Friday, 23 September 2011

Seminal Compilation LP's Part 1 - Fast Product - The First Year Plan

Growing up during the heyday of post punk and new wave I'd inadvertently heard of FAST Records a while before I became aware of, and bought the 'First Year Plan' Compilation in 1980.

I'd picked up a rather ragged ex-jukebox copy of Sheffield futurists 'The Human League' single 'Being Boiled' in newsagent John Menzies for pennies after hearing it on John Peel and wigging out to it's super futurist soundscapes. This stripped down proto electro pop left me reeling, with it's references to sericulture and Buddhists, these were things my tiny 15 year old brain had not heard mentioned in contemporary music. 
The creepy B-side 'Circus of Death', with it's Steve McGarrett, Hawaii 5-0 intro and comedic Dark Star movie dialogue outro (question..."Do you think there's really any intelligent life out there?..... answer.....Who Cares!) was a stark vision of the future, a distopian electronic nightmare unlike the shiny technology rich  future being peddled by the likes of Kraftwerk.

Front Cover

I stumbled on the 'Fast Records - First Year Plan' compilation downstairs in a tiny Virgin Records store in Birmingham. Other than the Human League tracks, I'd never heard of the other bands, though I'm sure they had cropped up in various John Peel radio shows of the time, but had flown under my radar, musically speaking. The album, essentially a catalogue of the first year of vinyl 7" releases from Fast, was a budget priced cheap fix licenced for distribution through EMI for those of us with limited pocket money, and questionable and often balked at tastes in music. Reveling in the sticky tape and xerox low fi approach, label entrepreneur Bob Last showed us how great music could be made available on a shoe string budget and a wing and a prayer. 

Fast as a label didn't last much longer than this release and few more EP's. The much collectable EarCom (Ear Comic) releases which were to release some of the earliest Joy Division records and influence the burgeoning Manchester label Factory. Tony Wilson often cited Bob Lasts Fast Product as a perfect way to run a label and adapted many of his ideas into the Factory model (giving everything a number being but one).

Back Cover

The Mekons were a revelation, four Leeds art punks who couldn't really play, but came up with a scratchy,  witty and sassy adjunct to The Clash' bravado of 'White Riot' in the track 'Never Been in A Riot'.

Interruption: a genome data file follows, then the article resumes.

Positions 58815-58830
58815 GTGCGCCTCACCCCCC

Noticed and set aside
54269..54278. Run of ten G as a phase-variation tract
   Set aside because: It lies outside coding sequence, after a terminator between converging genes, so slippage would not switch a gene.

The B-side '32 Weeks' was a clever reference to how long certain items would take to buy, judged in minutes hours and weeks on a minimum wage (examples being, a loaf of bread, and a bottle of whiskey to drown your sorrows) .

Insert Front

Another bunch of Leeds art punks were Gang of Four, who became better known, it seems to me, in the last post punk revival of the early 00's for their stripped down, angular and spartan brand of white punk funk. They had three almost demo quality tracks that were later re-recorded for their debut classic 'Entertainment'.
The band were, to me, seemingly obsessed with the dehumanizing effect of the corporate work ethic and desexualisation of the workplace and wider society. 
'Damaged Goods', a paean to the burnt out worker, bemoans the plight of  a person become unit who 'can't achieve' (lyric excerpt ..."Damaged goods....send me back....I can't work, I can't achieve.....send me back") and is a haunting reminder of the feelings of many individuals during unemployment and recession.
'Armalite Rifle' is a sarcastic ode to the British Army's weapon of choice used in Northern Ireland troubles of the 60's and 70's.

Insert Back
Hailing from Scotland,  Scars debuted with the sinister and scratchy post punk of 'Adult/Ery' sounding not unlike Wire on their debut Pink Flag. The singer even has his Colin Newman inflection down pat. 'Horrorshow' has a great two tone guitar riff and sinewy/wire like bass with more than a passing reference in sound to Swell Maps.

The only weak tracks as far as I'm concerned are by the band '2.3'. 'The tracks All Time Low' and 'Where To Now'' bear more than a passing resemblance to early XTC (no bad thing), but they don't quite pull it off melody wise.

If you think this forward thinking release may be for you, have a listen Here

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